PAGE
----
Serving the Southern Illinois University community since 1916.

The Daily Egyptian

Serving the Southern Illinois University community since 1916.

The Daily Egyptian

Serving the Southern Illinois University community since 1916.

The Daily Egyptian

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“Every month is Domestic Violence Awareness Month:” How Jackson County is helping to prevent an epidemic

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October is recognized nationwide as Domestic Violence Awareness Month. It’s an issue of great concern in Carbondale and the surrounding community.

“The amount of orders of protection filed in Jackson County has been very high, especially this year,” said domestic violence medical/legal advocate Elizabeth Sears, who works for the Survivor Empowerment Center. “Our shelter has also been almost fully occupied for most of the year.”

Even with domestic violence on the rise, a large number of cases still go unreported each year. According to the book “Making Sense of a Global Pandemic” by Balbir Gurm and Jennifer Marchbank, approximately 70% of domestic violence cases are never reported to police.

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Jackson County State’s Attorney Joe Cervantez believes abuse is underreported for several factors, namely fear of consequences and shame.

“I think people understand the severity of domestic battery,” Cervantez said. “I think of all the different types of offenses, the deterrence level of domestic battery is probably the highest… The general public knows that if they call the police, someone’s going to jail… I think that’s one of the types of cases that there is a true deterrence for because of the harsh penalties for domestic battery.”

Cervantez noted that another major factor is embarrassment.

“I think that’s a big issue in neighborhoods and on college campuses,” he said. “There’s a lot of stigma attached to having a domestic violence issue or being involved in a toxic relationship.”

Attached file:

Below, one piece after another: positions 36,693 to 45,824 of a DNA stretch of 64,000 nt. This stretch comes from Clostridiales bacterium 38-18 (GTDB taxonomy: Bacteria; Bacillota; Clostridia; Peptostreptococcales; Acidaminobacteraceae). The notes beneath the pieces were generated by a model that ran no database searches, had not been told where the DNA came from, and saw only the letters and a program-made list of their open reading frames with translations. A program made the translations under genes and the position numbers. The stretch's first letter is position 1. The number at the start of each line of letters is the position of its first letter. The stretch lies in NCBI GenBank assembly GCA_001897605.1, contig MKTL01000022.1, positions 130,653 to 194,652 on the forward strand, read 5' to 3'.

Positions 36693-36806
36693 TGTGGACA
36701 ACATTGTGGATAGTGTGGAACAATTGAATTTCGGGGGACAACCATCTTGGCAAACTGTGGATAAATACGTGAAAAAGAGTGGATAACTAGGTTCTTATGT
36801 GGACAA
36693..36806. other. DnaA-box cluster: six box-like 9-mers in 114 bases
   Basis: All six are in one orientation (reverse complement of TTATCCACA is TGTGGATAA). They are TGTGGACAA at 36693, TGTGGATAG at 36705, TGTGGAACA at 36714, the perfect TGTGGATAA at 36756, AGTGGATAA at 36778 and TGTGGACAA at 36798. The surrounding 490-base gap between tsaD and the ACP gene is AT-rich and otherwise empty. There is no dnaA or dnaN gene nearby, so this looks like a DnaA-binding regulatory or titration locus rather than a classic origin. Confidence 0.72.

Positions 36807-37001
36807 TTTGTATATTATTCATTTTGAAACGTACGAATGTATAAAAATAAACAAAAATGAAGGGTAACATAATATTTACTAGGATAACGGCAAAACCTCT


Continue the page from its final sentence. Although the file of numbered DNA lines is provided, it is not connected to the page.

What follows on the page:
On average, a victim leaves and returns to their abusive relationship seven times.

“There’s a lot of emotions involved in it,” Cervantez said. “Because it’s not necessarily just a crime… When you call the cops on domestic battery, it’s not just a conclusion of a bad day or a bad night, it could be the conclusion of a long-term relationship, marriage, engagement or anything else like that.”

Sears said in order to support a loved one in an abusive relationship, we must first educate ourselves on why it may be hard for them to leave.

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“There is so much that goes into making the decision to leave,” she said. “There’s such a [manipulative] aspect of this, it’s very confusing, it’s heartbreaking…You don’t wanna let go of that idea of what you thought your future would be… You’re asking someone to completely throw away their entire life. And even if that life isn’t great right now, forcing them into [leaving] is not what they need in that moment.”

Sears believes that the key to supporting victims is to be there, believe them and love them through it.

“Having those lifelines are what make it possible for the victim to leave,” she said.

When cases of domestic violence rise to the level of criminal conduct, the incident reports are sent to the State’s Attorney’s Office for review. Reports are first submitted to victim advocates at various agencies in the county, including the Carbondale Police Department, Jackson County Sheriff’s Office, and the Survivor Empowerment Center.

The victim advocate for the Jackson County State’s Attorney’s Office is Jessica Drake. According to Drake, if a victim wants their abuser to be prosecuted, one of their legal options is an emergency order of protection.

“That usually happens right after the incident,” Drake said. “Then, the [victim and abuser] will appear at a plenary hearing in which the judge would decide whether to grant the order of protection for two more years. Here, once we get the report, we review it and normally contact the victim to come in to meet with the attorney assigned to the case. At that time, the attorney will go over everything with the victim and proceed with filing criminal charges when warranted.”

Cervantez said that throughout the year, the office works closely with community groups and victims to ensure that they are well-educated on the court process and policies.

“I feel like every month is Domestic Violence Awareness Month for us,” he said. “We’re always trying to communicate that there’s a domestic violence issue in the community, always trying to reach out to victims, always supporting the Survivor Empowerment Center.”

Cervantez’s office has supported the center by attending and contributing to its fundraisers, creating a place in the office for victim advocates and referring victims to the center.